Cabinet insisted on Thursday that Energy Minister Jeff Radebe’s intervention to hold fuel prices steady in September – rather than to allow for the August under-recovery to be passed on to motorists as usual – would have no impact on the fiscus.
In a statement released following its Wednesday meeting, Cabinet said that the country’s national finances were protected from the intervention, as it made use of funds that were already in the fuel-pricing structure.
No further details were provided, but Engineering News Online understands that the slate levy mechanism will be used to fund the intervention. The slate levy is a levy paid by motorists to recover money owed to the oil companies, owing to the time delay in the adjustment of the petrol pump price.
In the absence of the intervention, the petrol price would have increased by a further 32c/l on September 5. Instead, the price rose by only 4.9c/l to accommodate an increase in the retail margin of petrol to cater for the annual salary increases of employees, such as petrol attendants, at fuel stations.
Cabinet welcomed the unchanged fuel price, which it said would offer “once-off temporary relief for users of public transport, motorists and consumers, while other measures are being sought by the Department of Energy”.
Cabinet also expressed concern about the detrimental effects that fuel-price increases had had during 2018 on consumers, as well as the inflationary impact of the hikes on producers, which were being passed to the retail sector.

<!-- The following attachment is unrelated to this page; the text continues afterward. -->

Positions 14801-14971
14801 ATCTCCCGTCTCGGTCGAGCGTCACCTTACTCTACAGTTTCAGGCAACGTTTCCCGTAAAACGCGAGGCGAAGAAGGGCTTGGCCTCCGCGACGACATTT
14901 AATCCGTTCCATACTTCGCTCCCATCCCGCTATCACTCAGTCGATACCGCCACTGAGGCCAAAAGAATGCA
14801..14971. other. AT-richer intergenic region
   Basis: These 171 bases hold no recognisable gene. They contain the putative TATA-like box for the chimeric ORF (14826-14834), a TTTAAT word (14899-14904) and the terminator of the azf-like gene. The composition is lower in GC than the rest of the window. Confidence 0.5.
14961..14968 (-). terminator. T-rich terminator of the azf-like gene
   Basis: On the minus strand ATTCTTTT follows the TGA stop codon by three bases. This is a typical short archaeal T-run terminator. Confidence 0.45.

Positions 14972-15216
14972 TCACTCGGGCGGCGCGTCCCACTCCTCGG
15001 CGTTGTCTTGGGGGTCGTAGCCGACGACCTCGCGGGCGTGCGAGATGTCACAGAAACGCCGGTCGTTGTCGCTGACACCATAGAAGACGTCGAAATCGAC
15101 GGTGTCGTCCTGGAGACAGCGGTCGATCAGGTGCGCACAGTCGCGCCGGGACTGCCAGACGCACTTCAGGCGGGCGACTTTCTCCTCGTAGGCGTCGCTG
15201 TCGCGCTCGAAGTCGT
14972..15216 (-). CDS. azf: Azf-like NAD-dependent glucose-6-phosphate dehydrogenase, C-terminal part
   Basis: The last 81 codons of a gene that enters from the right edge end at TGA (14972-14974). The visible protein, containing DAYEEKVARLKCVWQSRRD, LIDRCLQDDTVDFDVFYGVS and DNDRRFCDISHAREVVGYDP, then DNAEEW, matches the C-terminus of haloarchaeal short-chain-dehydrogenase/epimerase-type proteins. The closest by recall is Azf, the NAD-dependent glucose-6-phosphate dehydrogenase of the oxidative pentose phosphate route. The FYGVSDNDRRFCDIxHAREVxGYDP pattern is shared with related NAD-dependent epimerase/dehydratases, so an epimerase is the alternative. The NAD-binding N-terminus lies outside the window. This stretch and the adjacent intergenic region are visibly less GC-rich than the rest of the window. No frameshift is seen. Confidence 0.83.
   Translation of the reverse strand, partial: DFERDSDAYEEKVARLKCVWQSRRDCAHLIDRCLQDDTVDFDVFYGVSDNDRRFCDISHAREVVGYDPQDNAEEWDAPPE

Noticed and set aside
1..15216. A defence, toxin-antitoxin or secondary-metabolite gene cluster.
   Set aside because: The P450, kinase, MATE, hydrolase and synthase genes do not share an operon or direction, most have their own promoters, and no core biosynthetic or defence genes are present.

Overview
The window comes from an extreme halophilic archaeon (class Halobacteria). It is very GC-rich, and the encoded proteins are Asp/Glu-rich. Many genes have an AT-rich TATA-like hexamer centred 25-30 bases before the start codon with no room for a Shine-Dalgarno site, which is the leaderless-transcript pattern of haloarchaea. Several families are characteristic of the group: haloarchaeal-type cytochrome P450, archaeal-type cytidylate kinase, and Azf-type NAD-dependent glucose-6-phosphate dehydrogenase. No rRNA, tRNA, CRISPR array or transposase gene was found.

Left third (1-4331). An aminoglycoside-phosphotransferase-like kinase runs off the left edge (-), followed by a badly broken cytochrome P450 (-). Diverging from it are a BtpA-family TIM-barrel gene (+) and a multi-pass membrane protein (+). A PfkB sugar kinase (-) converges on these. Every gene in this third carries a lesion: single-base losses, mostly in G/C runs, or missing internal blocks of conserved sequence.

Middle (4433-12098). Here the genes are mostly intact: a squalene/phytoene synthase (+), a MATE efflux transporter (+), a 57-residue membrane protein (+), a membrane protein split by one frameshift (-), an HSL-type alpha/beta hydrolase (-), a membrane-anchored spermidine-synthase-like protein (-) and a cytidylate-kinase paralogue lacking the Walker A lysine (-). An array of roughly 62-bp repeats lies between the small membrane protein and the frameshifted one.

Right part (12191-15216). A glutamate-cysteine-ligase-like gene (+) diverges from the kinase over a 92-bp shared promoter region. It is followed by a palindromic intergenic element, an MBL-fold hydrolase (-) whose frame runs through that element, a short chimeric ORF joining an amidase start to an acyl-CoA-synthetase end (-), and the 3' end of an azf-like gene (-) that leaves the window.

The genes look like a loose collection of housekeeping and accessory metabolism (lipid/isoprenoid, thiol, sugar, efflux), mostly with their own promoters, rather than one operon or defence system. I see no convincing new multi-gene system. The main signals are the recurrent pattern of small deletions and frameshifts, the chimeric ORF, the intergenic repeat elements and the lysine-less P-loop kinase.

During the course of 2017, motorists have been confronted with several large fuel hikes, which precipitated campaigns by the Democratic Alliance and the Organisation Undoing Tax Abuse for a reduction in the fuel levy.
The inland petrol price rose to a record R16.03 a litre in August from R11.24 in January, while coastal prices increased to R15.44 a litre, from R10.83 at the start of the year. Likewise, diesel prices in Gauteng surged from R10.28 a litre in January to a peak of R14.44 in July, before moderating slightly in August.
“Taking this into account, the Minister of Energy, Mr Jeff Radebe, made a special intervention on behalf of government to cushion the public against yet another steep increase in the fuel price,” the Cabinet statement read.
“At a time when the economy is being impacted by global headwinds, Cabinet is pleased that this intervention has no impact on the fiscus as it uses funds that are already in the fuel-pricing structure,” it added.